Murray countered that she was unwilling to “let women’s reproductive freedoms become a political football.”

Contrary to assertions by Alexander and other Republicans that the bill merely included the traditional Hyde amendment language that has blocked federal funding of abortion services since the mid-1970s, Democrats opposed the measure because it would have been a significant and permanent expansion of the restrictions into the private insurance market. Three states, California, New York and Oregon, require nearly all insurance plans cover abortion coverage, meaning no plan in those states could have received a federal subsidy under the GOP plan.

“This partisan bill would take huge steps beyond current law—making it so that women can’t even buy abortion coverage using their own money,” Murray said. 

Republicans dismissed these concerns.

“They’re literally making up a phony excuse,” Graham complained on the Senate floor Thursday night. “The other side believes that if they can block this proposal and keep it from becoming law, the premium increases surely to come will fall upon the Republican Party, and will give them the opportunity to take back the House and regain the majority in the Senate. That, to me, is sad.”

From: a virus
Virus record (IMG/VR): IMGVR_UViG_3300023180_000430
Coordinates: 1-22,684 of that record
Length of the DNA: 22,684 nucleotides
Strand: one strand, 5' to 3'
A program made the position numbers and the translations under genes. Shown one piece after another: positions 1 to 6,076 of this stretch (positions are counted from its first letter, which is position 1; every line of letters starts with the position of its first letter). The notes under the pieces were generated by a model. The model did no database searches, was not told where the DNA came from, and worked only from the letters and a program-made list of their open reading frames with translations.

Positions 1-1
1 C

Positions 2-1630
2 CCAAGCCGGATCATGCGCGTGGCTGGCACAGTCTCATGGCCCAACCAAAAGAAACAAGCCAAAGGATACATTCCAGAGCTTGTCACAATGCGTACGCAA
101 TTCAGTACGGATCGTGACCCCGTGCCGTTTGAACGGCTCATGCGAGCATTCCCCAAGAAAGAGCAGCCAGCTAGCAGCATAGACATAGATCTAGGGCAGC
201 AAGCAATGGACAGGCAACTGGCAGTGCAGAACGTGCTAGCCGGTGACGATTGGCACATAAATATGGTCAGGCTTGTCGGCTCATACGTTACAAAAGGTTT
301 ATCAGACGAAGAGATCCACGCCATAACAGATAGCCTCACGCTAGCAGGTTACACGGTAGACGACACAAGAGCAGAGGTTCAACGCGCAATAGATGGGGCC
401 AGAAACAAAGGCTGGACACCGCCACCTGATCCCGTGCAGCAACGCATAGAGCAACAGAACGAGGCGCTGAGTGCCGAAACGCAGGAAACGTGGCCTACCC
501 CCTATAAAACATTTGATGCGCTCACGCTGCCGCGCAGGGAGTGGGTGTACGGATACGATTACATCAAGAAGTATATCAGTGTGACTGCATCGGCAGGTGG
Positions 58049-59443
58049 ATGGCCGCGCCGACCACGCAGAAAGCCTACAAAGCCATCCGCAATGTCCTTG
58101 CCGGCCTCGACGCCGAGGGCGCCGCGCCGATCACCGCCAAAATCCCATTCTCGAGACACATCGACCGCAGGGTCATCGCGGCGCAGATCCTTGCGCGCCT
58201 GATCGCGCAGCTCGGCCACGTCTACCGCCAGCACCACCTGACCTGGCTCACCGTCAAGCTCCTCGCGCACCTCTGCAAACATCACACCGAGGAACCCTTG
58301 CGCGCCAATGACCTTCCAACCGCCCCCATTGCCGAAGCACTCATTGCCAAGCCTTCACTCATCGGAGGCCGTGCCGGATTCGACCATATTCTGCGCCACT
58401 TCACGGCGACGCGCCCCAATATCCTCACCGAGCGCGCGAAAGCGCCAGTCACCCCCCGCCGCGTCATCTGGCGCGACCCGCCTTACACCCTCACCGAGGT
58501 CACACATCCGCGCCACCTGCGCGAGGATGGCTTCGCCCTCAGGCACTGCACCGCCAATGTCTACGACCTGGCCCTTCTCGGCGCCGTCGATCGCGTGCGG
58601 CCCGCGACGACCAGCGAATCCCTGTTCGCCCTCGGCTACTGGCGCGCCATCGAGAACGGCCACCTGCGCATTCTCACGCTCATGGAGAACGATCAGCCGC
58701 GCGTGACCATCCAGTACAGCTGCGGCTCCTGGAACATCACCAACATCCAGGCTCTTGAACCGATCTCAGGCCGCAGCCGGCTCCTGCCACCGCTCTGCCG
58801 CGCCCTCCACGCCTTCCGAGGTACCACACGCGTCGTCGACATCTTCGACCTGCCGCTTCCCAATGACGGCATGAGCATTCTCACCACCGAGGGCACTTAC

“I hope you lose votes,” he told his Democratic colleagues.

Even setting aside Congress’ never-ending abortion battle, Democrats had begun to worry that the plan to restore the CSR subsidies to insurers terminated by Trump and implement a federal reinsurance program might not be the panacea they originally hoped. Cutting the CSR payments last fall led to turmoil in the insurance market that eventually shook out in a way that helped many low-income patients find free or nearly-free insurance plans. Experts fear that sticking them back in now that companies have adjusted to the new normal would raise prices for lower-income people and lead to more people going uninsured.

Additionally, the GOP bill that collapsed had a provision Democrats feared would further codify the cheap short-term health plans newly allowed by the Trump administration that they see as a fundamental threat to the insurance market.

Many health care experts and economists say the sale of these skimpy “junk insurance” plans — which are allowed to charge people more or turn them away based on their age, gender and whether they have a pre-existing condition — will draw younger and healthier people out of Obamacare’s individual market, making the remaining risk pool older, sicker, less stable, and more expensive. A new study by the AARP found that the proliferation of the short-term plans will raise premiums by as much as $4,000 for patients over 60.

Both Democrats and Republicans say they want to keep working on some form of a market stabilization bill, but both sides admit that passing anything out of Congress before they return to the budget showdown game in September will be near impossible.